May 1 2008
Pratt & Whitney, a division of United Technologies Corp. , has selected Goodrich Corporation to be the exclusive provider of the complete nacelle systems for its new Geared Turbofan engine for both the Mitsubishi Regional Jet (MRJ) and the Bombardier CSeries aircraft families.
The award is expected to generate more than $5 billion in original equipment and aftermarket revenue for Goodrich during the 25-year period following entry into service.
Under the agreement, the Goodrich Aerostructures business unit, headquartered in Chula Vista, Calif., will produce the entire nacelle systems, including the inlet, fan cowl, thrust reverser, exhaust system, and engine mounts.
"Goodrich has been a longstanding partner of Pratt & Whitney's and we are delighted to continue that partnership on the Geared Turbofan engine program," said Bob Saia, Pratt & Whitney vice president, Next Generation Product Family. "The Goodrich nacelle system on the Geared Turbofan demonstrator engine is performing very well and we look forward to flight testing the complete propulsion system later this year."
Cindy Egnotovich, Goodrich Segment President for Nacelles & Interior Systems, said, "We are pleased to continue our long relationship with Pratt & Whitney by providing vital components for an optimally integrated propulsion system for the Geared Turbofan. This engine represents a step-change in technology and the nacelle system will be a major contributor to a lower-weight, high-performance propulsion system."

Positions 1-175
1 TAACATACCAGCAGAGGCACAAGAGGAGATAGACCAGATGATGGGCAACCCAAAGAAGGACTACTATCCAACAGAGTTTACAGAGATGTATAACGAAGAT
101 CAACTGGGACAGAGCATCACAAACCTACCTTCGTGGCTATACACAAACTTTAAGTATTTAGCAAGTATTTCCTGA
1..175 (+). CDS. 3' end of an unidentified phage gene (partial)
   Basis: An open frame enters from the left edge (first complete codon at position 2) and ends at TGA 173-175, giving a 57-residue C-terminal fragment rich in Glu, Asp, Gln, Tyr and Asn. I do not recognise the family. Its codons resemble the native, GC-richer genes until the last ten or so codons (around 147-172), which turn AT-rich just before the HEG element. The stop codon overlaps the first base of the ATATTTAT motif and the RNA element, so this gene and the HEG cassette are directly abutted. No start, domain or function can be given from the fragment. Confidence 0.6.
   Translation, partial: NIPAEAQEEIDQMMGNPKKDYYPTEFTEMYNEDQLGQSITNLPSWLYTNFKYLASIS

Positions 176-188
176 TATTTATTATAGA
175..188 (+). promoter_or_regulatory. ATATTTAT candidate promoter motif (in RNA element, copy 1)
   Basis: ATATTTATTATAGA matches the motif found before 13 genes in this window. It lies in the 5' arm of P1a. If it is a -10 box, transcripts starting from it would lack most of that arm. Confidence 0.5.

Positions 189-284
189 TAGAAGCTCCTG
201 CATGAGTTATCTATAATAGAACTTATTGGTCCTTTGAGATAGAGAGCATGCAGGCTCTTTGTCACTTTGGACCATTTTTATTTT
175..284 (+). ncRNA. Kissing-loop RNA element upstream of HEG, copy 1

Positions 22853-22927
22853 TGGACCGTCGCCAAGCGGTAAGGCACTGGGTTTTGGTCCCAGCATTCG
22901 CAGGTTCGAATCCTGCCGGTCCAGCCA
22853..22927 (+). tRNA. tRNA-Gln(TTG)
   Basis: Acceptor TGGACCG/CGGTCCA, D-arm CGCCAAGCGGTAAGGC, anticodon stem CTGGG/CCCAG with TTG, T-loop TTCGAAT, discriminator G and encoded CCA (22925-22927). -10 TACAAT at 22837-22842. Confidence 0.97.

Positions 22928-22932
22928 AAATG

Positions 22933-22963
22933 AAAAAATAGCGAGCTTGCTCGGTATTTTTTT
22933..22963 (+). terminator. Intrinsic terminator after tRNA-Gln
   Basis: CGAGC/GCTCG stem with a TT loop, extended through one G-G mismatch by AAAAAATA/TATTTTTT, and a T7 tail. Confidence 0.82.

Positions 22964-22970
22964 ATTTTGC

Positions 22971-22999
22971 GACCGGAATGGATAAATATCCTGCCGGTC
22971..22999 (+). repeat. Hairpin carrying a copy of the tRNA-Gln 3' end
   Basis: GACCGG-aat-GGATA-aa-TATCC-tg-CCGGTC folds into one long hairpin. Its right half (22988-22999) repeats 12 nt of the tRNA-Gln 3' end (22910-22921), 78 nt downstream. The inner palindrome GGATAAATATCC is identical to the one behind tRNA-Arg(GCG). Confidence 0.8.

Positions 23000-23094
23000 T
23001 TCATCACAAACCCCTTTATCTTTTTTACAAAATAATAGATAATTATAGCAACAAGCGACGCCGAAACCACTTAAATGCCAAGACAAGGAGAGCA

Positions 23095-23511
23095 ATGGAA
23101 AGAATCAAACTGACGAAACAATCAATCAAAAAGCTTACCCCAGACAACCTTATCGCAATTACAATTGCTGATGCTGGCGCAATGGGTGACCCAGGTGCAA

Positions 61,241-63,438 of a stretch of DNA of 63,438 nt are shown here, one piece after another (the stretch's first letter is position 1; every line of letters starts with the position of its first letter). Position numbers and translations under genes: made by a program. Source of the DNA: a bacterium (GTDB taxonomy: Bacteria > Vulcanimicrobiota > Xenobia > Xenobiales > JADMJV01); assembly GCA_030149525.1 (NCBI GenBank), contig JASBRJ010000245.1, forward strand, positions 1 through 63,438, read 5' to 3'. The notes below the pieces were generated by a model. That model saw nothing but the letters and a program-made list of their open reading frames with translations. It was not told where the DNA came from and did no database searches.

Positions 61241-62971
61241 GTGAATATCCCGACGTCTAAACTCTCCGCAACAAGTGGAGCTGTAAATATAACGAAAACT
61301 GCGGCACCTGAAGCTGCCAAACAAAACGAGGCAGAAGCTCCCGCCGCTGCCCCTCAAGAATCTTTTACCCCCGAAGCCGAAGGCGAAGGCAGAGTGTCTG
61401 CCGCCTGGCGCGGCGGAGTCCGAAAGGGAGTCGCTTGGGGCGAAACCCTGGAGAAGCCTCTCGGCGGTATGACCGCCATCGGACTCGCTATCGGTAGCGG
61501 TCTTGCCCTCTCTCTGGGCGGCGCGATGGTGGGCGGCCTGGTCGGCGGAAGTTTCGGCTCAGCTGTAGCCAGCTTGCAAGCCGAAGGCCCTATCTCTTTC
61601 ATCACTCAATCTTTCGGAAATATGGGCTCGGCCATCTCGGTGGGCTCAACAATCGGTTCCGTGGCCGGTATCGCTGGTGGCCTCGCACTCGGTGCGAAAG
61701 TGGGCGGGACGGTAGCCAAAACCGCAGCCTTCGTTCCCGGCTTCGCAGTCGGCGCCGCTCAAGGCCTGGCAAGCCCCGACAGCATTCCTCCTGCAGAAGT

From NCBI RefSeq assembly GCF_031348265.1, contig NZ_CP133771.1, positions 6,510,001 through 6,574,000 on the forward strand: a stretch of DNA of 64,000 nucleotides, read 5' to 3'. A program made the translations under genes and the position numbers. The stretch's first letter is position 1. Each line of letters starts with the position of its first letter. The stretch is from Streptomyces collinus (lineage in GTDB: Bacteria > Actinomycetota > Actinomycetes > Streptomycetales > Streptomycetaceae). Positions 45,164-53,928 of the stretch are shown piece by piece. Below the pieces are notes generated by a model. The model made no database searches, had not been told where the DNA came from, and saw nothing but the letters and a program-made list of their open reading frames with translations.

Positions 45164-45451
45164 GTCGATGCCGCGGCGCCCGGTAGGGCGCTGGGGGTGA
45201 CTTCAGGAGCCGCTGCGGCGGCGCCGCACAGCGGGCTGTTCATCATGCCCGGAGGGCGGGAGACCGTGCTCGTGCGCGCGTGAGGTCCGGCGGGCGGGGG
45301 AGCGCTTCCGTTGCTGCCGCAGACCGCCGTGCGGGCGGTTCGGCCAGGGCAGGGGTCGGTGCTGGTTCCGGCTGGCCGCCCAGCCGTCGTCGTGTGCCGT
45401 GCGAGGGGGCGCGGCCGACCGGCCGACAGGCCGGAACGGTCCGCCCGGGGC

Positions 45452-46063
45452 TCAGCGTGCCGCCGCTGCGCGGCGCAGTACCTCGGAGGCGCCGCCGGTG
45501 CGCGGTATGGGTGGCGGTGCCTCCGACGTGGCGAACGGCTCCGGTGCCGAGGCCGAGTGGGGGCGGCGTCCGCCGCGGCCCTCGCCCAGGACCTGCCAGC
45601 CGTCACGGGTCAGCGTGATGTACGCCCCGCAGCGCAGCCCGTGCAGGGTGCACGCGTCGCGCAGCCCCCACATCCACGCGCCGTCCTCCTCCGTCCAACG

Mitsubishi Heavy Industries officially launched the MRJ on March 28, 2008. Launch of the Bombardier CSeries is expected later this year. Due in large part to the new Geared Turbofan engine technologies, these new aircraft are expected to deliver up to 20 percent more efficient fuel burn, while reducing carbon dioxide emissions about 20 percent and nitrous oxide emissions by more than 50 percent over competing in-service airplanes. In addition, the Geared Turbofan engine is expected to reduce engine noise more than 20 decibels below the new Stage 4 (U.S.) requirements that go into effect later this year.
Goodrich began working with Pratt & Whitney on the engine concept and prototype development in early 2005. That effort resulted in the delivery of hardware for the flight test program scheduled to begin later this year.
Posted May 1st,2008